Battle River Watershed Regional Case

This regional case is informed by a history of established research collaborations in rural and remote communities, led by the Alberta Centre for Sustainable Rural Communities (ASCRC) at the University of Alberta. The research team has a long-standing orientation to the importance of watersheds as integrative, ecologically-coherent, intersectoral context for understanding complex driving forces of change across land, water, community and health concerns.

Battle River Watershed Regional Case Updates

July 2018

All of us here in the Battle River Watershed Regional Case are excited to welcome many of you to Camrose, Alberta for the 2018 ECHO Network Annual Meeting in just a few days! We look forward to introducing you to a few of the landscapes that make this prairie-fed watershed so special.

We face many challenges, but we also have a passionate community of people committed to protecting this beautiful place we call home! Municipal partnerships have been an important focus of our work over the past few months. The BRWA hosted two Municipal Watershed Forums aimed at connecting with municipal staff and councillors on topics of watershed education, stewardship, and management.

These forums also provided an opportunity for us to introduce our municipal partners to the ECHO Network and some of the ways we’re seeking to integrate environment, community, and health in our watershed work. ECHOResearch Assistant Dar Amsalu has also been connecting with several municipal representatives through interviews focused on looking into the environment, community, and health data needs of municipalities in the Battle River watershed.

In June, we were able to introduce more watershed residents to the ECHO Network during the BRWA’s Annual General Meeting, as well as at the biennial Summit of Alberta’s Watershed Planning and Advisory Councils. The “echoes” of the Network continue to reach further into our watershed community! Next steps centre on progress-ing our work to develop a more integrated watershed health indicator framework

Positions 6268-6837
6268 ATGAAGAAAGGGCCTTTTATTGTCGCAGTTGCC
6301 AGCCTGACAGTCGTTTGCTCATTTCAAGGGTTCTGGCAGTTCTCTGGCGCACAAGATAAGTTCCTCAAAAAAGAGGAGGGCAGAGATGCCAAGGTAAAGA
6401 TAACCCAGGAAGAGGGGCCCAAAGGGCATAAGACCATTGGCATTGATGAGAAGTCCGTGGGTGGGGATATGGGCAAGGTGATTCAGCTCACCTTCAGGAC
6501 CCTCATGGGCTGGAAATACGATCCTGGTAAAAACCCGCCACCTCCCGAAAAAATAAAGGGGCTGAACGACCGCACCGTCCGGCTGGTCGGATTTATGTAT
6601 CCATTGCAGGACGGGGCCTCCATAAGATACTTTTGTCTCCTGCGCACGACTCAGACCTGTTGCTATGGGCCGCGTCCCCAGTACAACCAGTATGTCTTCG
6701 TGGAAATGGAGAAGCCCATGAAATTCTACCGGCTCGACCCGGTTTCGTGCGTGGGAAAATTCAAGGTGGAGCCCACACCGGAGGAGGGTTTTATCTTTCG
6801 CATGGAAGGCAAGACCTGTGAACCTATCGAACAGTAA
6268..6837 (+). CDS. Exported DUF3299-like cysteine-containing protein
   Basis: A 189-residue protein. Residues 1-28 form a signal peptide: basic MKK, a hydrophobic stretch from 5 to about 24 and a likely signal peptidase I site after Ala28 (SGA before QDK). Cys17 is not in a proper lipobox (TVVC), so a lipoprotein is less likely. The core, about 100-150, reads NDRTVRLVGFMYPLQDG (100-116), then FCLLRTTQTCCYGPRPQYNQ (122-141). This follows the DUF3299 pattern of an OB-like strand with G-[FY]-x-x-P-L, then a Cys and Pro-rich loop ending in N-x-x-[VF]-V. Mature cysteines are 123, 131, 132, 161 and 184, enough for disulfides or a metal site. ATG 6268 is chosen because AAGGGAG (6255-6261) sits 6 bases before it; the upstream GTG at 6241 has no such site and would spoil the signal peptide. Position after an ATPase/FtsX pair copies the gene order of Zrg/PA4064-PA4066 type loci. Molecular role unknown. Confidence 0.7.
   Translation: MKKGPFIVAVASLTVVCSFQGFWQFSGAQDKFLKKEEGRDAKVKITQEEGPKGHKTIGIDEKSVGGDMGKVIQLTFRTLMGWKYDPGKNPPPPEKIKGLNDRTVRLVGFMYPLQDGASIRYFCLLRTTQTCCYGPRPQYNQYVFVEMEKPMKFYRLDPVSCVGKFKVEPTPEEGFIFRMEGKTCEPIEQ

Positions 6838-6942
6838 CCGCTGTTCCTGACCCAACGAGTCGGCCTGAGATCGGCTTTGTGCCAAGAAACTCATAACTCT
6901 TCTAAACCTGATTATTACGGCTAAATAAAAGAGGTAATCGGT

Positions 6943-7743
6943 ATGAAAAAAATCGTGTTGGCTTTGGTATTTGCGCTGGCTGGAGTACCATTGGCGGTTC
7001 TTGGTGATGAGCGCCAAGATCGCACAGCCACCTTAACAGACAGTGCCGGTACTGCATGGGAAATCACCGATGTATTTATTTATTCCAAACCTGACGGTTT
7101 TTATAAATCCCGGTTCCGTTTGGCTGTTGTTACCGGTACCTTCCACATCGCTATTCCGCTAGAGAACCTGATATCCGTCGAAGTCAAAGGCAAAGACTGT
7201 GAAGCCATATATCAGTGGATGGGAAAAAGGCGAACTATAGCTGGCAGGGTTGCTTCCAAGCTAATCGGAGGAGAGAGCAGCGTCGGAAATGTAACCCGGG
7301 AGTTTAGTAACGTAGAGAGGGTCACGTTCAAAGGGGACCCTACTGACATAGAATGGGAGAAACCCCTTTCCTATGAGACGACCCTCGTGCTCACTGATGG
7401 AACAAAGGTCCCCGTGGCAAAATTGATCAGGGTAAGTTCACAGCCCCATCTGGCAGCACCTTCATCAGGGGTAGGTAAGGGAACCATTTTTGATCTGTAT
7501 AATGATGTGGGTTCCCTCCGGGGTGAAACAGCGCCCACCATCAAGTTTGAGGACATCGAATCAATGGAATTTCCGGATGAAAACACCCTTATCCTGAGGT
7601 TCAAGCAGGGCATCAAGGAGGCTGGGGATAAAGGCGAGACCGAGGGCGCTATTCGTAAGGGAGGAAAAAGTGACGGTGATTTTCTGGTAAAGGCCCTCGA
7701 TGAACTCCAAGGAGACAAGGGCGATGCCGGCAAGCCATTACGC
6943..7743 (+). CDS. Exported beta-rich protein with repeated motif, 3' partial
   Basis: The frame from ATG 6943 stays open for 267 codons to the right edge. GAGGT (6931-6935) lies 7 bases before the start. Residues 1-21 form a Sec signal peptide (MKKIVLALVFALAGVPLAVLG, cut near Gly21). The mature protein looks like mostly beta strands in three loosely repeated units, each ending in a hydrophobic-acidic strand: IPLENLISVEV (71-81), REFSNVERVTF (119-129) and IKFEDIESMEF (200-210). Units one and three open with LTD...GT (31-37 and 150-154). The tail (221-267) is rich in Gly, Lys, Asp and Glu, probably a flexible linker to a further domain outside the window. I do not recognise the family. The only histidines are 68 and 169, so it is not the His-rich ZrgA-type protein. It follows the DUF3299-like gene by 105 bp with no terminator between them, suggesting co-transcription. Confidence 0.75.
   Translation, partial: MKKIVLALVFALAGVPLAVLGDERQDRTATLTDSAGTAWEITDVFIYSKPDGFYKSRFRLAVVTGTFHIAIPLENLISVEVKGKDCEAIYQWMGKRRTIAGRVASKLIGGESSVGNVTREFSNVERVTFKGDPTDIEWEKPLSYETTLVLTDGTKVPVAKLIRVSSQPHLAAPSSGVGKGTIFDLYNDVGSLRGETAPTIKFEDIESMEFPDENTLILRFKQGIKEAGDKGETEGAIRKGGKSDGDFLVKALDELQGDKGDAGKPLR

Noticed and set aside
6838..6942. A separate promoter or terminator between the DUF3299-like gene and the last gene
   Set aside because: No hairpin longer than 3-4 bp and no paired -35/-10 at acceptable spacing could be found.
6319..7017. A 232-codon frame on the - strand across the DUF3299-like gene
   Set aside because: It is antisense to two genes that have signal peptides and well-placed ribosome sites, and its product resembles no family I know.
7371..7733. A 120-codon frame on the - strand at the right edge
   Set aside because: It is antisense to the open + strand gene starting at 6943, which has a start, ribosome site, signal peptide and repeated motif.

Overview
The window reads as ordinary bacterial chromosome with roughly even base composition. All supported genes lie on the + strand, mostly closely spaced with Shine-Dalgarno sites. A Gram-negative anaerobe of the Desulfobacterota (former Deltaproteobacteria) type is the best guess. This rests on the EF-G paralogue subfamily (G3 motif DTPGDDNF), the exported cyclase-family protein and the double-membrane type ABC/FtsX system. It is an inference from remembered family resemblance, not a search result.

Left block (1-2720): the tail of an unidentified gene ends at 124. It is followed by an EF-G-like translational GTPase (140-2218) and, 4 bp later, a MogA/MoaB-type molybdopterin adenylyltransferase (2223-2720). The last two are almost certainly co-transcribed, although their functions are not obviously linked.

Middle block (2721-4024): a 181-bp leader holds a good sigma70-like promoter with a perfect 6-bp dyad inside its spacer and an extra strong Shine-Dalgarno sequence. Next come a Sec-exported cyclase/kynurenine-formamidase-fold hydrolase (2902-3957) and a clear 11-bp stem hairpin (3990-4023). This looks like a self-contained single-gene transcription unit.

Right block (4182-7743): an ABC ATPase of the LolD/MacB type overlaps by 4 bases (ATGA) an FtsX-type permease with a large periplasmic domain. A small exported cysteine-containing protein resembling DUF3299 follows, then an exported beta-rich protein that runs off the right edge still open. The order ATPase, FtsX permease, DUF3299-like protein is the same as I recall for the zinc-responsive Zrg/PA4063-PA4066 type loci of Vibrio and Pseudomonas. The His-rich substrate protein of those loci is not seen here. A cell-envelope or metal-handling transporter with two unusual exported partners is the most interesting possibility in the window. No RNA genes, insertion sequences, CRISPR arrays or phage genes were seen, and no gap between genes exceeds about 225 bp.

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The BRWA’s AGM in June in their new office space

March 2018 

Climate change, energy options, riparian restoration, and community engagement have been central themes of the Battle River Watershed Alliance’s work as 2018 begins.

In February, we hosted the world premiere of our “Finding Common Ground” documentary at the Daysland Palace Theatre. Thedocumentary tells the story and key learnings of our fall 2017 bike tour, which explored the complex dynamics between energy options, climate change, and community resilience in the Battle River region of Alberta. The event was well attended and sparked great conversations. These conversations will continue, as we plan to host a number of other community and youth engagement events on the subject over the coming months.

In celebration of World Water Day, and as a wrap-up for our Ponoka Riparian Restoration Program, the BRWA is hosting an event on March 22 that will include information

about native and invasive aquatic species, riparian health assessments, and on-the-ground stewardship actions that aresupporting the health of land and water in the Ponoka region. We’re also looking forward to hosting two Municipal Watershed Forums in April to meet with municipal staff and councillors from across the watershed and share infor- mation and ideas on our collective work of watershed education, stewardship, and management.

ECHO Network research assistant Dar Amsalu is currently developing a report that investigates common approaches to assessing the potential health impacts of drinking water contamination, particularly as it pertains to human cancer. This information will support future work with Alberta Health Services.